The idea for ‘Jobs Week’ was one that Warner actually came up with while he was president of Socpo.
“The idea emerged from my own work at Hertfordshire County Council and specifically the problems we were having recruiting care workers. Geographically, we are north of London in an affluent area and so the competition for basic-grade jobs is high,” he says. “There are so many people, such as care workers, who make up a vital part of the infrastructure of the community. And it struck me that we should be promoting this.
“I got some case studies together explaining what the role of care workers and other lower-grade jobs entailed. If people actually understood what an important role these jobs offered and how vital they were to the whole community, I thought more people may want to do them.”
So the Hertfordshire Heroes campaign was born, which Warner is still running and says is continuing to create a positive response. It even has its own dedicated section of the council’s website, where people can download detailed information, including job descriptions, person specifications, case studies and frequently asked questions about roles in school catering, and working with children and adults in care.
Socpo’s Jobs Week aims to build on this idea by heightening awareness of all public sector jobs. “We’re trying to give people more information about all jobs across the sector, as people just don’t understand what these jobs involve. For example, nurses and teachers are doing such important jobs, but there is no explanation given to the wider public about what it is they really do. It’s about changing the reputation of public sector jobs from being low paid to being jobs that really make a difference,” says Warner.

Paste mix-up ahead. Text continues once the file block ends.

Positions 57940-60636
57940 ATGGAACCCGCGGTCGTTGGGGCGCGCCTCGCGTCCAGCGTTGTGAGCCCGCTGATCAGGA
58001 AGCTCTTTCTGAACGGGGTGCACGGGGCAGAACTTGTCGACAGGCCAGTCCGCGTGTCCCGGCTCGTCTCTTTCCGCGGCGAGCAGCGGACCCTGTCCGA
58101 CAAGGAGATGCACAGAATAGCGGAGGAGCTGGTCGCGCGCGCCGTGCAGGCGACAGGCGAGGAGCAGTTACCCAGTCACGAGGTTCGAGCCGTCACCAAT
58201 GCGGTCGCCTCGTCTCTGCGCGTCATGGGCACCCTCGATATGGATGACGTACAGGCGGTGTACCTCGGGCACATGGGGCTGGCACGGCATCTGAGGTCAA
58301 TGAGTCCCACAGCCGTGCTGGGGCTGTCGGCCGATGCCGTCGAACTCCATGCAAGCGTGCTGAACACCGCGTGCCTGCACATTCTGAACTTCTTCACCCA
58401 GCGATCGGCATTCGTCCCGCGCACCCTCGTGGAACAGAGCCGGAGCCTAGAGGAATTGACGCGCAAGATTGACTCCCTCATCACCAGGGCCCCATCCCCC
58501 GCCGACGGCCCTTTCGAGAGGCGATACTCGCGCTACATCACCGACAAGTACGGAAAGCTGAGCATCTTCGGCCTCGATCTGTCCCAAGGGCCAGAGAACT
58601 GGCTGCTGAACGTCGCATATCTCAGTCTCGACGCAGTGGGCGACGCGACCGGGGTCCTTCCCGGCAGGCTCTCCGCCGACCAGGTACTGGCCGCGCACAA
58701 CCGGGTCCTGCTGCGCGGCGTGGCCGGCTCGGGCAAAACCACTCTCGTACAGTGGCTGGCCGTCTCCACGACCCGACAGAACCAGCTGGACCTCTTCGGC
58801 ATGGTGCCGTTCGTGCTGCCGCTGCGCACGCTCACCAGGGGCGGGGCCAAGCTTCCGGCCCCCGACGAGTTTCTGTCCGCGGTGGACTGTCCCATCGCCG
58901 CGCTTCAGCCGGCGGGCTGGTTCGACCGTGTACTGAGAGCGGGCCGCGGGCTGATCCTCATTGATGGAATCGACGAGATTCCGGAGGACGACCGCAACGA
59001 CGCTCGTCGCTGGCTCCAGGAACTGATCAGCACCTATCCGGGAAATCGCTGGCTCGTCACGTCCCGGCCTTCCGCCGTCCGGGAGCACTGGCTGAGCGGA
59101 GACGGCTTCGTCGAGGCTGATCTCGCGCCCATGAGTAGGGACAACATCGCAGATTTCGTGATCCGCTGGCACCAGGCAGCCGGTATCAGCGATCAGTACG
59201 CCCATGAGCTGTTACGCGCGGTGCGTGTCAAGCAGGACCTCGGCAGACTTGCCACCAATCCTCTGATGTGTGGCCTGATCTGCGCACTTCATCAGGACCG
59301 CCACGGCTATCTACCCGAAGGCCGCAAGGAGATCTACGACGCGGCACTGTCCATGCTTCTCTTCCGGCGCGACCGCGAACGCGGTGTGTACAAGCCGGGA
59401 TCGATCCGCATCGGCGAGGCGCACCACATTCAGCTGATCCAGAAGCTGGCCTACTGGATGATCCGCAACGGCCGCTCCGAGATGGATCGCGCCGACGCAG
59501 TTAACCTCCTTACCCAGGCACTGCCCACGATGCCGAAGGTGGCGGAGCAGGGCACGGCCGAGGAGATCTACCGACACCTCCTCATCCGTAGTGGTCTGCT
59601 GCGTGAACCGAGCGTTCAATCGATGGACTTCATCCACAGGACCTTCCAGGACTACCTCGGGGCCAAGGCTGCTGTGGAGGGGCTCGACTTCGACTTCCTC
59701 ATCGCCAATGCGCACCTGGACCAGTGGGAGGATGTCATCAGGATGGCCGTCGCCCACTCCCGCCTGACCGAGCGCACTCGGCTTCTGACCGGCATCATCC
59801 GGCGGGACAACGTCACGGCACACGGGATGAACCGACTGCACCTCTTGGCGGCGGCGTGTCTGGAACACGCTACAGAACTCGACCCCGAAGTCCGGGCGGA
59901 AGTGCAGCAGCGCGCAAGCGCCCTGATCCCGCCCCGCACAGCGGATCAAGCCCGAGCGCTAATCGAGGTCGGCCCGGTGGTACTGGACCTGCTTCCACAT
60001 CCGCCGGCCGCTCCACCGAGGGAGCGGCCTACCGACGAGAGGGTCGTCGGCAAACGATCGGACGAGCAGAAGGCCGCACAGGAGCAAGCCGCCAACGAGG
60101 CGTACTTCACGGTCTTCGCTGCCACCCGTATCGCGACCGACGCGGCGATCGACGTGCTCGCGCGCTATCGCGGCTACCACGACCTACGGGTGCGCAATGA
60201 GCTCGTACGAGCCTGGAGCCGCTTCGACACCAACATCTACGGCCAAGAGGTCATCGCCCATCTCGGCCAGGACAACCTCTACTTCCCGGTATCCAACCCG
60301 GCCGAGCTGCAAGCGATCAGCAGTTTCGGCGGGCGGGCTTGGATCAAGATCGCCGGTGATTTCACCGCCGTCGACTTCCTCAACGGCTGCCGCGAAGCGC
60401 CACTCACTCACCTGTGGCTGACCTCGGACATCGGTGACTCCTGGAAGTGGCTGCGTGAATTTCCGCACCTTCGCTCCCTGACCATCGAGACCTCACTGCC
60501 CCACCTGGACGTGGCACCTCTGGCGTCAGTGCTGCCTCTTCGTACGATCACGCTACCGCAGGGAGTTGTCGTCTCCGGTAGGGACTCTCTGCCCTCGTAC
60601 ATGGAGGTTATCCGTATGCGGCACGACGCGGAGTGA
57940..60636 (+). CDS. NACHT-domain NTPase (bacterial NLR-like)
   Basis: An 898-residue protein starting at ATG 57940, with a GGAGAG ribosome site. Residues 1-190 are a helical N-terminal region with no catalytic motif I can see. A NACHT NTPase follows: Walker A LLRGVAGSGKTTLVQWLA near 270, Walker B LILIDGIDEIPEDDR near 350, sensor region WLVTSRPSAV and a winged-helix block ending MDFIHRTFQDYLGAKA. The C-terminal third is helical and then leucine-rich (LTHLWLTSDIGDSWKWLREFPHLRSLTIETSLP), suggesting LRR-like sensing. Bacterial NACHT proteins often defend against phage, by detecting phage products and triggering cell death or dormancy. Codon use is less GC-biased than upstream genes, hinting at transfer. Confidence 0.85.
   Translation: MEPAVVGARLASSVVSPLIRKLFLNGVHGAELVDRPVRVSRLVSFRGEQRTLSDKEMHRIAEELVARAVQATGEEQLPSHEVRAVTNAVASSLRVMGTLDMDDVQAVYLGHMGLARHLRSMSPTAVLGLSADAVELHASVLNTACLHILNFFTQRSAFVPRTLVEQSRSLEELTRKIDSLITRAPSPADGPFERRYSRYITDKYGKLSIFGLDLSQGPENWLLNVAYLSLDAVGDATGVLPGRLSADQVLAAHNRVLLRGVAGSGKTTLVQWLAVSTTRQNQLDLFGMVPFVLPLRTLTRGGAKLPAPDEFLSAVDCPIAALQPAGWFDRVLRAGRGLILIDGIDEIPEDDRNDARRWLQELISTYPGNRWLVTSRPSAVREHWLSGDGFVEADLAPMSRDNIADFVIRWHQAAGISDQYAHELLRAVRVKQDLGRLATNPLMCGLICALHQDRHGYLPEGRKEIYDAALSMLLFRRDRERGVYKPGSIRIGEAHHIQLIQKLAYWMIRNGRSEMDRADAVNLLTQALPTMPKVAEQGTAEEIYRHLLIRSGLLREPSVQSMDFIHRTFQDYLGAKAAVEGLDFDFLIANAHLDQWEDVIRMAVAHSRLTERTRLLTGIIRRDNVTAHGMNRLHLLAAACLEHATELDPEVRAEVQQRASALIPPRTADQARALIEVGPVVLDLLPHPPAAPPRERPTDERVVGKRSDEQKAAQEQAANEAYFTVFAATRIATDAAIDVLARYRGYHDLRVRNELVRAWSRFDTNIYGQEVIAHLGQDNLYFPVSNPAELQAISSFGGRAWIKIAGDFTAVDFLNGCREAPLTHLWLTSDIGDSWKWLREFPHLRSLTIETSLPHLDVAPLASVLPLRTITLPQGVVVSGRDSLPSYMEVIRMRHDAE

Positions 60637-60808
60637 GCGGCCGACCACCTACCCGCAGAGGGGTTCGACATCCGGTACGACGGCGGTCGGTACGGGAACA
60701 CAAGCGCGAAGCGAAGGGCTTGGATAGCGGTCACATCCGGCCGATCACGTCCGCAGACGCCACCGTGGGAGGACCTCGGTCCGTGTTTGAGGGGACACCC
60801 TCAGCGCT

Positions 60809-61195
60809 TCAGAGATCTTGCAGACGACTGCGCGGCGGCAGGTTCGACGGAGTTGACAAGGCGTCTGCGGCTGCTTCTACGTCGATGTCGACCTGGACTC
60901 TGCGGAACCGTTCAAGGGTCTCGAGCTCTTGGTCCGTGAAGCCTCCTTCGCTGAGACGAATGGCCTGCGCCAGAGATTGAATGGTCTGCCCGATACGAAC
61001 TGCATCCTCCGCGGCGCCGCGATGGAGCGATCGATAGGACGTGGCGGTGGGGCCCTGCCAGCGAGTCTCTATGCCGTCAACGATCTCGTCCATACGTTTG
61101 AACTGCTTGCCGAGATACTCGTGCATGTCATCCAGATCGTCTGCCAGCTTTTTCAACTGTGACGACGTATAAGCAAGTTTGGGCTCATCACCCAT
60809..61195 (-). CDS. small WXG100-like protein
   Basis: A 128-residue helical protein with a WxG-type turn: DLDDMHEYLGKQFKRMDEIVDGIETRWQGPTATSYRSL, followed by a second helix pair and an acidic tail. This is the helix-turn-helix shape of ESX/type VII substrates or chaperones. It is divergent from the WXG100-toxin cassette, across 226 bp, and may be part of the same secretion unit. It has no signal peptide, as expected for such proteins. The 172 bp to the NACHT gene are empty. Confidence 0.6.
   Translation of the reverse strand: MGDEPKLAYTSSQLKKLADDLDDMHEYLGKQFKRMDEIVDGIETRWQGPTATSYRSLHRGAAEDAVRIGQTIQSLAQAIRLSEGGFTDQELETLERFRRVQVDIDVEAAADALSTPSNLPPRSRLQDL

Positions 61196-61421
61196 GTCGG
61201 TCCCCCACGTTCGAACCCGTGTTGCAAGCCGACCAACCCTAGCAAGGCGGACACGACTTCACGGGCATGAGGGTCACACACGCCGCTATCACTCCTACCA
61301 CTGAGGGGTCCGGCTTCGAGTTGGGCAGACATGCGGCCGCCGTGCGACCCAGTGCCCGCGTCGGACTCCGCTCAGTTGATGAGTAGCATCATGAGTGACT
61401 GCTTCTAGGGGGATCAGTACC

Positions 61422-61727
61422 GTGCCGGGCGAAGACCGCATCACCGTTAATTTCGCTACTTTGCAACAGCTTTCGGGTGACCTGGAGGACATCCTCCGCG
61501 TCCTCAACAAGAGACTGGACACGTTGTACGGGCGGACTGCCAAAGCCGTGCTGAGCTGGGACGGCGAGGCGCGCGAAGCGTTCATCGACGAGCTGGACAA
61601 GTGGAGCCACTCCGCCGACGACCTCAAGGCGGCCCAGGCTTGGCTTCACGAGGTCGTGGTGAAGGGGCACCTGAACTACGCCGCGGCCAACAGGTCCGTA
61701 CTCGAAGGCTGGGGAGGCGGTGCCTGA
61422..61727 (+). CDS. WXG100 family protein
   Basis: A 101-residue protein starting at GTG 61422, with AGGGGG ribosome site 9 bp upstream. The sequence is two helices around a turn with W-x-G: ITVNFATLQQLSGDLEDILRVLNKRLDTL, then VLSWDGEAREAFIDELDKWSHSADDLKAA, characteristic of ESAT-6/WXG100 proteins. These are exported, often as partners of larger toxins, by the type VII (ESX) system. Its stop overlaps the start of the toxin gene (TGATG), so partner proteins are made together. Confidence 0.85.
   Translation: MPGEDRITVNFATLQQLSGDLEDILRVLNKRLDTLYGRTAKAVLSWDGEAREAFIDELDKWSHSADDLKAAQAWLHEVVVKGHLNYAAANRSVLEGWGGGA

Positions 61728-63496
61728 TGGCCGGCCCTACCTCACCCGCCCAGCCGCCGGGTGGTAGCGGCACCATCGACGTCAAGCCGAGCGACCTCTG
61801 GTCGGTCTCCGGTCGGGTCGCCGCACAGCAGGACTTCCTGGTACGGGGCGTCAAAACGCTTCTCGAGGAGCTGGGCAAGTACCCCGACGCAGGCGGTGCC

Last year, Jobs Week involved a big commercial campaign, where bulk job adverts appeared in magazines and newspapers. It was also delivered in partnership with the Employers’ Organisation, the NHS and the Civil Service. Next year it will be building on this and hopefully create more media attention by showcasing the results of Warner’s talent management research.
“This is the first time the public sector has done something about recruitment problems collectively. It’s about filling vacancies, but also about increasing awareness of the vital work going on within the sector,” he says.
So is Warner confident that Socpo can turn around the public sector’s fortunes and boost recruitment in some of the hard-to-fill roles? “It will be difficult and it does require us to think differently, but improvements can be made,” he says. “There is an esteem problem in the public sector, especially with lower paid jobs. We need to change this mindset. There are people out there who want to do something they enjoy, but can also accept that they will not become rich doing it. We need to provide more information so we can reach these people. I’m not sure if I could do a lot of these jobs, but the key is that there are people out there who can do them brilliantly, we just need to find them,” he says.
Alan Warner’s CV
- 1998- : Hertfordshire County Council, director of people and property
- 1986-1998: Hertfordshire County Council, senior HR roles, becoming director of personnel in 1987
- 1979-1986: London Borough of Brent, various HR roles
- 1974-1979: Royal Borough of Kensington & Chelsea, HR manager